What has surgery to offer for snorers?
When these approaches have failed, then the ENT department may well be able to help. For example, nasal stuffiness can be helped by septal straightening, polypectomy, or turbinate reduction. Sometimes it is worth removing residual tonsils, although in adults this is not a trivial operation. When all else has failed, including trying a mandibular advancement device, and the snorer is desperate for help (and a sleep study has been performed to confirm snoring and exclude significant sleep apnoea) then an operation on the pharynx (uvulopalatopharyngo-plasty, or UPPP) may be appropriate. This operation removes part of the soft palate, any residual tonsils, and tightens the pharyngeal walls: it is very painful postoperatively and may produce temporary difficulty swallowing (and rarely some subtle changes in the voice). Other surgical operations on the palate, such as laser scarring, are only experimental and do not appear to be very successful.
Treatment of sleep apnoea
If the history suggests there may be sleep apnoea then it is best to refer to a sleep unit as a sleep study will almost always be necessary. A sleep unit’s main function is to diagnose this condition and offer treatment to those who are likely to benefit. If the symptoms are fairly disabling, and the diagnosis confirmed by sleep study, then the patients are offered nasal continuous positive airway pressure therapy (nCPAP) during sleep. This is an arduous therapy which involves wearing a mask over the nose at night connected to a quiet blower under the bed: it works by slightly pressurising the upper airway, blowing it open, thus preventing the sleep apnoea (and snoring).
Sometimes surgery on the pharynx can help, although in all but the minor cases the results are not very good and may prejudice successful NCPAP treatment. Large residual tonsils are often worth removing though.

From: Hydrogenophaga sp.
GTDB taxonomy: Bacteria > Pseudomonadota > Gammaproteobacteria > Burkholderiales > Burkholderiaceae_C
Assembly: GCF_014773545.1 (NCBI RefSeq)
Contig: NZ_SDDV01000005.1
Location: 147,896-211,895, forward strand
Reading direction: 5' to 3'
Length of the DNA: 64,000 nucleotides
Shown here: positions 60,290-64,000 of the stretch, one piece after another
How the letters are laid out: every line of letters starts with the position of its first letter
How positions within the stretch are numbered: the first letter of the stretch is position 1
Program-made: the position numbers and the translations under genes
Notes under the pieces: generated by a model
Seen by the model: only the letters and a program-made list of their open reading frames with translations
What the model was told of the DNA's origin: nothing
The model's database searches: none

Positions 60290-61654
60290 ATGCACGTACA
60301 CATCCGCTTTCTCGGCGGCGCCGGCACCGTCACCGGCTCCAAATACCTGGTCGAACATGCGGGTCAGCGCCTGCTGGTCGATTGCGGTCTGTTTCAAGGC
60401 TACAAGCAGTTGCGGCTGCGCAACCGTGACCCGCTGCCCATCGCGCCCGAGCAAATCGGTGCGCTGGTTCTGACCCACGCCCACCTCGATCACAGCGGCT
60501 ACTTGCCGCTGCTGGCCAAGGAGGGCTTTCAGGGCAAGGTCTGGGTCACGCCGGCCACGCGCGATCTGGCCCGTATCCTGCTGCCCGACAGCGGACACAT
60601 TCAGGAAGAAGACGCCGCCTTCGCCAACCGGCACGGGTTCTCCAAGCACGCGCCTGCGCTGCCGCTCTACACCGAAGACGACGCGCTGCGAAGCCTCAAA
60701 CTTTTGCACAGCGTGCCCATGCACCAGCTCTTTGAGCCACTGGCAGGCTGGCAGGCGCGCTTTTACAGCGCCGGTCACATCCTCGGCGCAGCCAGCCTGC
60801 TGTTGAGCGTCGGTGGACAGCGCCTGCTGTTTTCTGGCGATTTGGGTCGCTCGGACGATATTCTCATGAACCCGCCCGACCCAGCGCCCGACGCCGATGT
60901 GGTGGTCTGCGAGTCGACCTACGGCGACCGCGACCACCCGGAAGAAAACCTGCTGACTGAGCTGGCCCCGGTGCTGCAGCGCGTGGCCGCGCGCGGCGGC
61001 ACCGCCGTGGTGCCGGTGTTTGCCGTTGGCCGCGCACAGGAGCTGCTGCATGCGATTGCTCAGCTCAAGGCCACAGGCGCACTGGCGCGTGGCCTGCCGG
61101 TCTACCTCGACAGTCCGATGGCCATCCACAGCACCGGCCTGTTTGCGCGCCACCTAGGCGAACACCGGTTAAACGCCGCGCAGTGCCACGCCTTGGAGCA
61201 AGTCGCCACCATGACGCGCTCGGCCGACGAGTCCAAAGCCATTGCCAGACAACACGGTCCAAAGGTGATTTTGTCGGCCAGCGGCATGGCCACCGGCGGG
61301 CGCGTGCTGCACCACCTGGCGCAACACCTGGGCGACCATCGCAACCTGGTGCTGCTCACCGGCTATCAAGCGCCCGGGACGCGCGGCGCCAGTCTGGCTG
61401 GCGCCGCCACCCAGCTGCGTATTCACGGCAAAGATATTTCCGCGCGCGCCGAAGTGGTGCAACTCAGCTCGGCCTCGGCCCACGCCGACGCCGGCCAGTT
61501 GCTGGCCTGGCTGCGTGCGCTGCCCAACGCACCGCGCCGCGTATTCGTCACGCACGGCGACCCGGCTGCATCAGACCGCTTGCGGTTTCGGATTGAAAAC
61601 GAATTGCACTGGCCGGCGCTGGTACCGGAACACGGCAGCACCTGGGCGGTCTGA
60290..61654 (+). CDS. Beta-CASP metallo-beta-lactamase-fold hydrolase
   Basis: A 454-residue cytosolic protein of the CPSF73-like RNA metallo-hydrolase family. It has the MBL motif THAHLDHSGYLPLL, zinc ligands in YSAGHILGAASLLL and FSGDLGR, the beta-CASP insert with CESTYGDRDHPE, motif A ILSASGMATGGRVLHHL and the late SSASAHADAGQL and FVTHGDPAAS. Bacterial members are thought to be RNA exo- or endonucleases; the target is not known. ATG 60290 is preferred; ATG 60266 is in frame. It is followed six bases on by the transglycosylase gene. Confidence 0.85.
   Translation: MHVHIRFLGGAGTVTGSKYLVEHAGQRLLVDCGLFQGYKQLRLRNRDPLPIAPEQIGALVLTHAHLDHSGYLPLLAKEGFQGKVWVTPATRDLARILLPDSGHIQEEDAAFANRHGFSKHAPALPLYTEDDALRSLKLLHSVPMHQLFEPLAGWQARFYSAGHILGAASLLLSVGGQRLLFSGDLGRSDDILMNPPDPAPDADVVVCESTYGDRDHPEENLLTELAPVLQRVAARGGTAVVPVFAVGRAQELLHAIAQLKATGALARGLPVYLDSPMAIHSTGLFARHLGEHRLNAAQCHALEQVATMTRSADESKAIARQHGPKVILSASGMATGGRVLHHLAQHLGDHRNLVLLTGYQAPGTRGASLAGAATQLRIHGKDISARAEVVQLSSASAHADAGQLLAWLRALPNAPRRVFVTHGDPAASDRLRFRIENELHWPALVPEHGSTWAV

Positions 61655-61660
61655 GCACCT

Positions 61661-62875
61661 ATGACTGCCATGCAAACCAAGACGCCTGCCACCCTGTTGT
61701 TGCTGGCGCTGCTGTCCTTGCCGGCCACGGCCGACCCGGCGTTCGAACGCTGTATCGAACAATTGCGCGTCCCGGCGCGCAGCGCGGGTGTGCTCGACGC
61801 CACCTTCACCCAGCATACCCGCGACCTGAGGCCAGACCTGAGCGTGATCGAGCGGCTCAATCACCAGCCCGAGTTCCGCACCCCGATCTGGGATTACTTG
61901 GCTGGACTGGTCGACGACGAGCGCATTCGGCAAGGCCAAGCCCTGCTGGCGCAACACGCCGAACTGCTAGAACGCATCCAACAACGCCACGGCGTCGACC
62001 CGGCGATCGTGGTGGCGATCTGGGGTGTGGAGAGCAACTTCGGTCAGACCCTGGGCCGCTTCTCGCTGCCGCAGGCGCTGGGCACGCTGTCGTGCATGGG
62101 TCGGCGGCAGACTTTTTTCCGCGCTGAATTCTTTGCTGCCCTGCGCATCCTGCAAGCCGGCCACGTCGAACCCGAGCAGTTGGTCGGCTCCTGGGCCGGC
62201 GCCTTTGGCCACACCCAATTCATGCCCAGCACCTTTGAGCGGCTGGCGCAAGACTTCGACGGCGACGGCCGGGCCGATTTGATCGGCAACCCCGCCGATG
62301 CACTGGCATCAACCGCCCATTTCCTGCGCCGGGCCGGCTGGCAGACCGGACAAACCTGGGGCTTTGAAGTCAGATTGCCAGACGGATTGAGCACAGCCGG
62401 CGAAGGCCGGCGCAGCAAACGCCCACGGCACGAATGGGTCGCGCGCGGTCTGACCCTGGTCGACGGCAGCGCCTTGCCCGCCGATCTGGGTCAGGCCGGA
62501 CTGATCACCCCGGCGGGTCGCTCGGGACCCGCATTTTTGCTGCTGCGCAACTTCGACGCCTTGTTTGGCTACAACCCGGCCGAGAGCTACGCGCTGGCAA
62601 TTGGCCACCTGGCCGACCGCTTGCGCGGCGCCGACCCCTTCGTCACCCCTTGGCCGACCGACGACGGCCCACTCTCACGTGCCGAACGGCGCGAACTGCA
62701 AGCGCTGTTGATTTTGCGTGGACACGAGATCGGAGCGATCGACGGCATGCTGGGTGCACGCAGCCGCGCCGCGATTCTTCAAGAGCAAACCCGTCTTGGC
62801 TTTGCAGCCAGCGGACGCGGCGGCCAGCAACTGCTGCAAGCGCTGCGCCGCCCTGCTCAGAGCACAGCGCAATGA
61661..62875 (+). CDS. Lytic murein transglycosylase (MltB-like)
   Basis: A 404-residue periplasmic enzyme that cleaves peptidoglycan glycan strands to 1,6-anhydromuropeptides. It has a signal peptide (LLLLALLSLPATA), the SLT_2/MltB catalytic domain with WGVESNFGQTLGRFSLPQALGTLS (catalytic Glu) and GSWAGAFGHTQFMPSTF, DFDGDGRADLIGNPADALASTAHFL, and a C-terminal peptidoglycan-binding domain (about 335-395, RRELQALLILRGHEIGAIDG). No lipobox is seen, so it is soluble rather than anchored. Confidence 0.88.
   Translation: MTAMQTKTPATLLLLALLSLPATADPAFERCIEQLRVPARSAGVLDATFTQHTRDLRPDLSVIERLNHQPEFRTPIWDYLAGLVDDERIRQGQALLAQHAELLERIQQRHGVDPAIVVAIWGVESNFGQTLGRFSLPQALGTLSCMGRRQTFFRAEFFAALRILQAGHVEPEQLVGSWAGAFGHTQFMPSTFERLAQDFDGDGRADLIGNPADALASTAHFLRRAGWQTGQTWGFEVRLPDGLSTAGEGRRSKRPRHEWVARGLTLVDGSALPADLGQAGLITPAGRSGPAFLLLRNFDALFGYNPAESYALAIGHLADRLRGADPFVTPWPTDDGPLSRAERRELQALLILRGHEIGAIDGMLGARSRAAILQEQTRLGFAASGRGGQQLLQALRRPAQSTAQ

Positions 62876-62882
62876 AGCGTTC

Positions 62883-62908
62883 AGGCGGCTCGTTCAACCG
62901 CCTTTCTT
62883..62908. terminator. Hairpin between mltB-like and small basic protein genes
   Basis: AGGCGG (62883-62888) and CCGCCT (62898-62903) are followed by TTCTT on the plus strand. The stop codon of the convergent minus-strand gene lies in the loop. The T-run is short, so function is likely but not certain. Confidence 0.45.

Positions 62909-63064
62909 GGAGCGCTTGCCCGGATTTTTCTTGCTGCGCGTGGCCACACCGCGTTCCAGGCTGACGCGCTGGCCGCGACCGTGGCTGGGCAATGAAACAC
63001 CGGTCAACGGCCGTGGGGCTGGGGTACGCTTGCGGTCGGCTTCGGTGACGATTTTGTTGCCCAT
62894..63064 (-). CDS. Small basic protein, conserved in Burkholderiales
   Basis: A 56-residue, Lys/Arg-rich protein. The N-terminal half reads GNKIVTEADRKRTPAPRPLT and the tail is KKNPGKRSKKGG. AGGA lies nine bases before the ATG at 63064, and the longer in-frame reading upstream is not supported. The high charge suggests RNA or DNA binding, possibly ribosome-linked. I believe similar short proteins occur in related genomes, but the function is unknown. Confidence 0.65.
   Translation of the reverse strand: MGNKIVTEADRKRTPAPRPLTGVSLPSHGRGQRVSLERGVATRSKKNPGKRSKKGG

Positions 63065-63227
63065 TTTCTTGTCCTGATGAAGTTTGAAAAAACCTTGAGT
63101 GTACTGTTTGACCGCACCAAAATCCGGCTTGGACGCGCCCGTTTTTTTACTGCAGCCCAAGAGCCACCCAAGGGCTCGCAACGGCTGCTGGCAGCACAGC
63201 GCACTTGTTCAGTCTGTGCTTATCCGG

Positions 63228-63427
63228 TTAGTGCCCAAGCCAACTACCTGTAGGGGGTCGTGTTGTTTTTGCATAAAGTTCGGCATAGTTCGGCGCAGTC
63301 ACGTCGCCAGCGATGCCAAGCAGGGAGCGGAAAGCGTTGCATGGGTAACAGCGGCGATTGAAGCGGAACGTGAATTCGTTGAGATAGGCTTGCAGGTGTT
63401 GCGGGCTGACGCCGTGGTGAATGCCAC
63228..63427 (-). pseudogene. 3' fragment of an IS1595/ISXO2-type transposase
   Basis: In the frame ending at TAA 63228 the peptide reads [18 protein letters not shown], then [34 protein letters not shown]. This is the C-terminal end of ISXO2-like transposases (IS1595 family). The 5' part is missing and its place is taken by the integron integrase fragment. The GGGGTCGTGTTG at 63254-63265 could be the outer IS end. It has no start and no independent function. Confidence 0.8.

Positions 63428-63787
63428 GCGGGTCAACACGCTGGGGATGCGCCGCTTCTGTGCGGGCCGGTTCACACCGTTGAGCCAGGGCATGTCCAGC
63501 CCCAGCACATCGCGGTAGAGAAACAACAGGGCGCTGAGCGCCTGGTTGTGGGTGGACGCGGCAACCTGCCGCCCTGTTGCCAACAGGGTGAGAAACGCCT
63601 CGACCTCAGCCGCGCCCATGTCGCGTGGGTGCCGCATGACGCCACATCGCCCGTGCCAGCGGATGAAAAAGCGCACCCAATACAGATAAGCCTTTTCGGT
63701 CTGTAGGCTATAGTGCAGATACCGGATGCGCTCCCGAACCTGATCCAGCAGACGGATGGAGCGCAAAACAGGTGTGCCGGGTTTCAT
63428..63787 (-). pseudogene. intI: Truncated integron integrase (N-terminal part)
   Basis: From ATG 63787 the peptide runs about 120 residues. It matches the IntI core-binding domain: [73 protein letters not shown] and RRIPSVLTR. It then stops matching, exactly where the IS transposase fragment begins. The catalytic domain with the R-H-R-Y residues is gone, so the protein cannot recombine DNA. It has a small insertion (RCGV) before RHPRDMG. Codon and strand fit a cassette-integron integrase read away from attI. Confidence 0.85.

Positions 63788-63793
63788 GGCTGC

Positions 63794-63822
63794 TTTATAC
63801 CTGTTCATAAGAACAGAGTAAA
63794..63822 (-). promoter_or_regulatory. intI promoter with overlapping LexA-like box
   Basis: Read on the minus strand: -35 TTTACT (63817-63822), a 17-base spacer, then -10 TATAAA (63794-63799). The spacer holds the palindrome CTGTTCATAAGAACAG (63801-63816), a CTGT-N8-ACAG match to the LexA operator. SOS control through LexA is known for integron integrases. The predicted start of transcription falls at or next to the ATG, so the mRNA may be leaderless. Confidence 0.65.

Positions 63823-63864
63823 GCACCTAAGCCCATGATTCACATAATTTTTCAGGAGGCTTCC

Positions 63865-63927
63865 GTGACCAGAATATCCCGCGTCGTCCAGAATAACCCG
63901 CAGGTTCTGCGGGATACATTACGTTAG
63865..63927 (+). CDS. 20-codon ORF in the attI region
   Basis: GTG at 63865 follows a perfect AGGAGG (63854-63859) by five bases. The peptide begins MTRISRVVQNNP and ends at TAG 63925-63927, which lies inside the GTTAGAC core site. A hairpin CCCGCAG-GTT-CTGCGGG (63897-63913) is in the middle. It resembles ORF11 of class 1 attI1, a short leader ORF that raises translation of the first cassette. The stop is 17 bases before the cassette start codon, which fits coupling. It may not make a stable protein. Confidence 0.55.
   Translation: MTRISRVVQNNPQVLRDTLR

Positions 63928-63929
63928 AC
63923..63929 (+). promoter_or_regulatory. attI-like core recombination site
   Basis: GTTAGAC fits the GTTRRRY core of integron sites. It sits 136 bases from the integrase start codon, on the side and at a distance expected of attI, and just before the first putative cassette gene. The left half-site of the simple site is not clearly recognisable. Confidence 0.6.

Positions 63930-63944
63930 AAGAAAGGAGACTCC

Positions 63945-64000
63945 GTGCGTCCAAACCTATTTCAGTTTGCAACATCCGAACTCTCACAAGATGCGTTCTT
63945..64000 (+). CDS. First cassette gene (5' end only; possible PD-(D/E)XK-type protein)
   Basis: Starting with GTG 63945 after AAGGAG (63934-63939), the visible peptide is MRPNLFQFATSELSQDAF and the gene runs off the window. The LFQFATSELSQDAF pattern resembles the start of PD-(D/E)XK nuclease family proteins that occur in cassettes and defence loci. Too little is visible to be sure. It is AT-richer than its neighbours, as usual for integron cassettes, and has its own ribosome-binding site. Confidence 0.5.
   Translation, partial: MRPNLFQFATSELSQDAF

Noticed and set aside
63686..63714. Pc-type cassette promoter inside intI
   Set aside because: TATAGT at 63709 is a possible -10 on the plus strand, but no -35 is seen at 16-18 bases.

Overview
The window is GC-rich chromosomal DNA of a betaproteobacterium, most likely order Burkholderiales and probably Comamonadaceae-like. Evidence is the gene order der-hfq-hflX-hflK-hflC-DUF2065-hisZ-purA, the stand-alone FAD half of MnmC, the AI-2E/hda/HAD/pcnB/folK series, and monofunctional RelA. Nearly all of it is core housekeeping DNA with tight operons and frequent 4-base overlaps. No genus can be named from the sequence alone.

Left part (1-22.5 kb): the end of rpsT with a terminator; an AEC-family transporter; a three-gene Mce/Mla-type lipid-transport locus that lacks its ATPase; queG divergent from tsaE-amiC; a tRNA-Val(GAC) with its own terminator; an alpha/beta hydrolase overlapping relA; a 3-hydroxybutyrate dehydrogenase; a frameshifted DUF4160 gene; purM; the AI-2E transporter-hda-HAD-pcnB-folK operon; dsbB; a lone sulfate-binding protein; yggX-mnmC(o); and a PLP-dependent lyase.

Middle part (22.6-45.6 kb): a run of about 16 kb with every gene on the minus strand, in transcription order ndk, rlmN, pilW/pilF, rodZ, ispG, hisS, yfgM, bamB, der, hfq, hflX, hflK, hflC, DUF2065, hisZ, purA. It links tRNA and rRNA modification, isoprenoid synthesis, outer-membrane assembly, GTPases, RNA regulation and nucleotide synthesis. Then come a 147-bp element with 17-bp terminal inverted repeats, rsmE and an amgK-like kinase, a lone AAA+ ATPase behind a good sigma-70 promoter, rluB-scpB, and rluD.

Sleep apnoea in Children
Sleep apnoea with snoring and sleep disturbance is quite common in children aged 2 to 7, particularly at times of upper respiratory tract infection when the tonsils enlarge. This sleep disruption produces a variety of daytime consequences including sleepiness, hyperactivity, poor attention span and bad behaviour. Sometimes the tonsils are big enough to produce this problem every night, even in the absence of current infection. If the history is very convincing, and suggests every night sleep apnoea, then referral directly to ENT for consideration of tonsillectomy is warranted. However if there is some doubt, then a Sleep Unit would be happy to monitor such children overnight and try and decide if the benefits of tonsillectomy are likely to outweigh the traumas to a young child of hospital admission and an operation.
When presented with a snorer (without symptoms of sleep apnoea) requesting help, then consider the causes in table 2. Then try appropriate therapies as listed in table 3. If these do not work then consider referral to the an ENT department or dentist as appropriate. If sleep apnoea is suspected because of symptoms (table 1), then consider referral to a sleep clinic, usually part of the respiratory service.
Download as a PDF
Download the GP Guidelines for snoring and sleep apnoea
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Created by Adrian Zacher | Page last updated 14 Jan 2019